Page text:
Business Leaders' Forum

Retailer promotions in the firing line

By Rick Pendrous

- Last updated on GMT

Discounters show 'transparent pricing', said Garner (front, third from left)
Discounters show 'transparent pricing', said Garner (front, third from left)

Related tags Management Aldi

Food and drink manufacturers face big challenges during 2015 as the multiple supermarkets adopt new business models to fight back against hard discounters such as Aldi and Lidl.

The full impact of these seismic changes on supermarket suppliers is yet to emerge, delegates at the Food Manufacture Group’s Business Leaders’ Forum held at the offices of the host sponsor, legal firm DWF, in London heard last month.

Discussions revealed that brand owners would need to differentiate their products to retain business with the multiples as they rationalise their ranges. At the same time, new opportunities would emerge for own-label suppliers to do more business with them and the discounters. Meanwhile, pressure on supplier margins would intensify.


“The potential threat to branded manufacturers is that we will see a resurgence of​ [own-label] growth driven by the major multiples turning to​ [own-label] as their weapon of choice in responding to Aldi and Lidl,”​ warned Will Carter, a director with consultancy Food Strategy Associates.

“The issue for manufacturers is you’d better make damn sure you are a low cost leader in your category or you are a leader in differentiation such that your brands have a value beyond some equity built over the decades.”

The forum, also sponsored by Lloyds Bank and food testing company ALcontrol Laboratories, also heard from Ed Garner, director with consumer insights specialist Kantar Worldpanel, who said that while the discounters were known for low prices, that wasn’t the whole story. “The reason why they are really shaking up the market is this limited list thing.”​ said Garner.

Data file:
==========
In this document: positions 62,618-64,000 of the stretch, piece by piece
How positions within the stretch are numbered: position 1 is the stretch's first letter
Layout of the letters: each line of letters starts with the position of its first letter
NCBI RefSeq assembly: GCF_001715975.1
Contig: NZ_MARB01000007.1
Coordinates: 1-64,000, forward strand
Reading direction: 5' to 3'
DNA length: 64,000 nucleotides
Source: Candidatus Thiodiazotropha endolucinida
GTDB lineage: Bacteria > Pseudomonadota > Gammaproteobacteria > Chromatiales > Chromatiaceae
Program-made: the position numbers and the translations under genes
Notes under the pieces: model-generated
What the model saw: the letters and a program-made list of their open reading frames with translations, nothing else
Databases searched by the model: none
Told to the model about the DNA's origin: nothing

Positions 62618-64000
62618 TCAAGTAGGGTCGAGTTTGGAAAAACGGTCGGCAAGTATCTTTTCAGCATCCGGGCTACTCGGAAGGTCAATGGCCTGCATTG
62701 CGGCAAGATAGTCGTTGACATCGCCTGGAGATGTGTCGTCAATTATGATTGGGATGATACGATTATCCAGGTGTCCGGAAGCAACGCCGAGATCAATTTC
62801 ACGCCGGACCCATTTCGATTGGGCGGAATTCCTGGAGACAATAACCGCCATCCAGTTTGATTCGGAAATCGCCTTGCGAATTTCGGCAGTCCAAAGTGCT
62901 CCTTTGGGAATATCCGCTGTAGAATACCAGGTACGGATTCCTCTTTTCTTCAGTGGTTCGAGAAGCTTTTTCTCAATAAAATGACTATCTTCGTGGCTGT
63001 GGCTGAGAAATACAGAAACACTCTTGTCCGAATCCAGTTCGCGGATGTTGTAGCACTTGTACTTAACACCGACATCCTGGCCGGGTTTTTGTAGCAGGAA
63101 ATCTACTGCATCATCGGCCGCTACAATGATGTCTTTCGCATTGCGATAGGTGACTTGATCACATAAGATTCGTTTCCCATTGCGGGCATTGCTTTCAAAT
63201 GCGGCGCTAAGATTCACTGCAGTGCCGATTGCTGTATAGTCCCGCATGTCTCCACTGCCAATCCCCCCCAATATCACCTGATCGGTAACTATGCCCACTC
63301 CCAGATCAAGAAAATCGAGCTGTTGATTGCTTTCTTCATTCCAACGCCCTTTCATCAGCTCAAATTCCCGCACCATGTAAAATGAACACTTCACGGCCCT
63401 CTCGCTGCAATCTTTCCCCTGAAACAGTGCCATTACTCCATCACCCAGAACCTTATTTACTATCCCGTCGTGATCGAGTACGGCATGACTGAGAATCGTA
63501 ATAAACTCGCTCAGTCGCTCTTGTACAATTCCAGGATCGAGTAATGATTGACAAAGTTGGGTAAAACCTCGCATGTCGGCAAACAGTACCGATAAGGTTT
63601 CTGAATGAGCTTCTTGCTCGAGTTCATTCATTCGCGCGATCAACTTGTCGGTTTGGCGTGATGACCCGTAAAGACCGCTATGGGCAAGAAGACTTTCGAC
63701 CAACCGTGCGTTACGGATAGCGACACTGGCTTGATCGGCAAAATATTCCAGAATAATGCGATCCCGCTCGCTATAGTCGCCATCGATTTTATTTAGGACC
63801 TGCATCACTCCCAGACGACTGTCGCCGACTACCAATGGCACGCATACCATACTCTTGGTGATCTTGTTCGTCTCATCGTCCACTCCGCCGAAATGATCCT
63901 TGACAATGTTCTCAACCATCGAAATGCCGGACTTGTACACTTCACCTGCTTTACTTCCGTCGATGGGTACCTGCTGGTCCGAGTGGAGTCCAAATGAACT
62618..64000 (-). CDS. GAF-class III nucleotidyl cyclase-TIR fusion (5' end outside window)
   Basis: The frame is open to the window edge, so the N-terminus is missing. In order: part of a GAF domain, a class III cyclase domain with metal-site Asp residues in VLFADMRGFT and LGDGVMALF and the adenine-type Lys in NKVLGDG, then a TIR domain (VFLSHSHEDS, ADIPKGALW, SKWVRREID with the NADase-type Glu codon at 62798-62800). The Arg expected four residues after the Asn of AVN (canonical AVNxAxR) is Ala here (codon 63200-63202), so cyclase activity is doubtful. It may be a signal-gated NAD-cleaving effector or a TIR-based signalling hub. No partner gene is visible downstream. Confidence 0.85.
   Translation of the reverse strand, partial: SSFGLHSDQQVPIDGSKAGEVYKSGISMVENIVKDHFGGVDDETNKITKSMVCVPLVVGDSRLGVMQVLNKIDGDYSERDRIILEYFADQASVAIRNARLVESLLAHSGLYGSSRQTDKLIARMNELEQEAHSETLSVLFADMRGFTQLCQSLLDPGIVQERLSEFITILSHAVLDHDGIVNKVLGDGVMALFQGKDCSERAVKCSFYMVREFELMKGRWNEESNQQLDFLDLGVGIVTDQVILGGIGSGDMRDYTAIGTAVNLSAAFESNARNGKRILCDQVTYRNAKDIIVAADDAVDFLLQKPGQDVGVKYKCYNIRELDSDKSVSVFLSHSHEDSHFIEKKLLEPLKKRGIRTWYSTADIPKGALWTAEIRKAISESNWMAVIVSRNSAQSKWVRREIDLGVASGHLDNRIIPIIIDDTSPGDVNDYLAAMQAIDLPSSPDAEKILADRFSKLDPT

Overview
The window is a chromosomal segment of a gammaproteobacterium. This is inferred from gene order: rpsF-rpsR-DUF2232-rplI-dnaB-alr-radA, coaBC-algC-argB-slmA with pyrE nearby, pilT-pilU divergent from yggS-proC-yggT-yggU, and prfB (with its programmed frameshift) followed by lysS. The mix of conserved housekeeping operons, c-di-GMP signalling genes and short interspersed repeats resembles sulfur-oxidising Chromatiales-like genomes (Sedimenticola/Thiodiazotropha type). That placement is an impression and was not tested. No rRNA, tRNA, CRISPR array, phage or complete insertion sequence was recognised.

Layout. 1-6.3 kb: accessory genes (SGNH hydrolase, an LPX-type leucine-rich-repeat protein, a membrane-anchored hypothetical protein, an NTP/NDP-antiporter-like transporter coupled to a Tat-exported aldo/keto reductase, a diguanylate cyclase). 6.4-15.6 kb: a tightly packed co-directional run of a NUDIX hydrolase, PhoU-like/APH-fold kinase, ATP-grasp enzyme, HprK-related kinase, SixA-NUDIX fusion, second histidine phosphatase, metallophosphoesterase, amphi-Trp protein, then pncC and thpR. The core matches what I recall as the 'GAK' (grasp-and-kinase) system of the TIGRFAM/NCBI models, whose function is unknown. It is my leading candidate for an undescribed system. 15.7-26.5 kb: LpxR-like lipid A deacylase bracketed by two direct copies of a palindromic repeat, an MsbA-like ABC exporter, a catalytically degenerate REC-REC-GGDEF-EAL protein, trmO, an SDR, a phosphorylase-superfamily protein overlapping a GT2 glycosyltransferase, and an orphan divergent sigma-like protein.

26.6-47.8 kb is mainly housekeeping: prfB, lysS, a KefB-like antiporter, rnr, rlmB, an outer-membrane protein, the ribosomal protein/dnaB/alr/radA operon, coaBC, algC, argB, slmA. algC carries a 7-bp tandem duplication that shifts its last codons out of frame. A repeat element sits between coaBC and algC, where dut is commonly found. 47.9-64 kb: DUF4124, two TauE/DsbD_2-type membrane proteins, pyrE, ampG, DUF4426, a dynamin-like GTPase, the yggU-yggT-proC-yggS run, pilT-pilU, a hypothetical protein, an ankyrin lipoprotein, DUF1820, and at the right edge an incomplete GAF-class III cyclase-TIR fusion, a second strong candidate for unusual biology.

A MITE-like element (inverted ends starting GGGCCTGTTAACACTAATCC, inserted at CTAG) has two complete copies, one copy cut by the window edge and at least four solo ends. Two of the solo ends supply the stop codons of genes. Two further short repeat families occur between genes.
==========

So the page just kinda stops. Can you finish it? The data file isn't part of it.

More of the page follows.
“The business model, particularly Aldi, is they do not promote: none of this buy-one, get-one-free; here today, gone tomorrow promotions –​ [instead it is] here is the price, end of story.”​ This makes life much easier for consumers, since pricing comparisons are completely transparent, he added.

“That is what has shaken up the market, because if you don’t promote and just offer the price, what you’ve got is speed of shopping and trust,”​ said Garner.

Good to do business with

The discounters’ approach also has advantages for suppliers in having a much simpler supply chain, he said. “Surprisingly, if you talk to suppliers, they will actually say that Aldi and Lidl are good people to do business with.”

Other delegates present agreed that the discounters offered good potential growth opportunities, particularly for own-label products. They said discounters were more straightforward to deal with and therefore the cost of dealing with them was much less than the major multiples, which tended to require teams of dedicated people and consequently more time to service.

However, one delegate urged caution in dealing with discounters: “The nature of the relationship with discounters is short-term.” ​This, he warned, constrained any decisions about new capital investment to expand production capacity.

Geoff Eaton, chief executive of New England Seafood International and a delegate at the 2015 Business Leaders’ Forum held in London last month, discussed the changing retail market in an exclusive video round-up.

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